“Well, the project managers will tell you the primary blame goes to inflation, and while inflation did have some impact on this, one of the most significant impacts was that they wanted to build rail lines across a wetland,” Zaitz explained. “And they started this project building across wetland without having any idea how deep that wetland was. Push comes to shove, what happens is that they had to spend an extra $5 million to bring in boulders and rock to fill in the wetland and other soft ground on what had been irrigated farmland. So that was a a huge factor in the cost overruns.”
On top of that, Zaitz continued, the project managers estimated that putting up the Treasure Valley warehouse building would cost about $3.5 million. Instead, bids for the project put it closer to $6.5 million.
“The project manager said, ‘Well, we can cut that in half,’ and since then the costs have only increased and the building now is going to cost, if they build it out the way they designed, would be about $6.7 million dollars,” he said. “So it’s been a cascade of financial troubles coupled with the fact that the folks in charge of the project have not really had much in the way of budgets and they haven’t really tracked costs very well.”
Peeling the Treasure Valley onion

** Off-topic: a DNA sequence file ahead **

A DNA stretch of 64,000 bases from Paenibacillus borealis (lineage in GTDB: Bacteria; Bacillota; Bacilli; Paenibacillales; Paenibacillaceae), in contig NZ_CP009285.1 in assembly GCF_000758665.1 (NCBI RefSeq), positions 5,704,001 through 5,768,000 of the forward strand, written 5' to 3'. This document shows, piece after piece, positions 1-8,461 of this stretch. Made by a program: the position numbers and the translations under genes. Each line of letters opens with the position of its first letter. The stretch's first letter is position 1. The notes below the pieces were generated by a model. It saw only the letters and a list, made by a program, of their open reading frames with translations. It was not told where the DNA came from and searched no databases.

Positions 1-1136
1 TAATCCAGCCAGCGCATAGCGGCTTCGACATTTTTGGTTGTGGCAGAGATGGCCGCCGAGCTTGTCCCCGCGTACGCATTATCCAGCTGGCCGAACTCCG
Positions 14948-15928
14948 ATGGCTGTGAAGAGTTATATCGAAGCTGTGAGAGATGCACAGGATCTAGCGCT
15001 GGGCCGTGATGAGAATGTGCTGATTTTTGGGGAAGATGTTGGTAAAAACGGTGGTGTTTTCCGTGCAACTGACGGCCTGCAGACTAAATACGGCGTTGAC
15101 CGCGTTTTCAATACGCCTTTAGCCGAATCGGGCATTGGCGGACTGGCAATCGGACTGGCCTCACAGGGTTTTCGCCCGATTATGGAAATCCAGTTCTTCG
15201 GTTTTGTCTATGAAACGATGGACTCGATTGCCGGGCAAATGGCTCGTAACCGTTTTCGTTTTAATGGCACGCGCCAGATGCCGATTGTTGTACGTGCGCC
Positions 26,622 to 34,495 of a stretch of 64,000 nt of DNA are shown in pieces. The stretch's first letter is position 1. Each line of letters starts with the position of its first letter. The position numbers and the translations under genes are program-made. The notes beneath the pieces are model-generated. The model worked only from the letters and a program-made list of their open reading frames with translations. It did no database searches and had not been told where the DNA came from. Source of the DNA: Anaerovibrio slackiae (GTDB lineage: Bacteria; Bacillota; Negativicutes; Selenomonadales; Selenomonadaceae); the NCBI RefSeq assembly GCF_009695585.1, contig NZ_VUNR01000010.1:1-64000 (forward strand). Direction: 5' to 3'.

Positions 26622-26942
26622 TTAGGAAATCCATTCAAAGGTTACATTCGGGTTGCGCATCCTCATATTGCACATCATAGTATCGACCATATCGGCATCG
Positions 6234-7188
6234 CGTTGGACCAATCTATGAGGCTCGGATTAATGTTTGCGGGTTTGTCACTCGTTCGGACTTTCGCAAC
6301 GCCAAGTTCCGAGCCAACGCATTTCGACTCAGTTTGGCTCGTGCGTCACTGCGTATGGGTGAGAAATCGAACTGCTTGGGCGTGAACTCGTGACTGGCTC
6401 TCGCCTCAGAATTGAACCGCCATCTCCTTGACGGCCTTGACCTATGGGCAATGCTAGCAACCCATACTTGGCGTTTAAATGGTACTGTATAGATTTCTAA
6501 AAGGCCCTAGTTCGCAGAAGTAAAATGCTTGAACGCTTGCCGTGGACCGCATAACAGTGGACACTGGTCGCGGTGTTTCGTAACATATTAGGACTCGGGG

One big twist in the story — the project manager for the rail station up to this point, Greg Smith, moonlights as a state lawmaker. He’s a member of three powerful Ways and Means committees in the legislature, committees that decide where money is going to be spent.
On Tuesday, the Malheur Enterprise reported, Smith resigned as project manager for the reload center. So Dooris called Zaitz back up to get the scoop on the whole affair.
“Greg Smith is a Republican state representative from Heppner,” Zaitz said. “He runs a sideline business, a consulting business that contracts with a number of public entities around eastern Oregon. And those entities often benefit from his legislative service by getting state grants for projects; whether it’s Eastern Oregon University or the Port of Morrow, or, in the case of Malheur County, the funding for the Treasure Valley Reload Center in Malheur County.”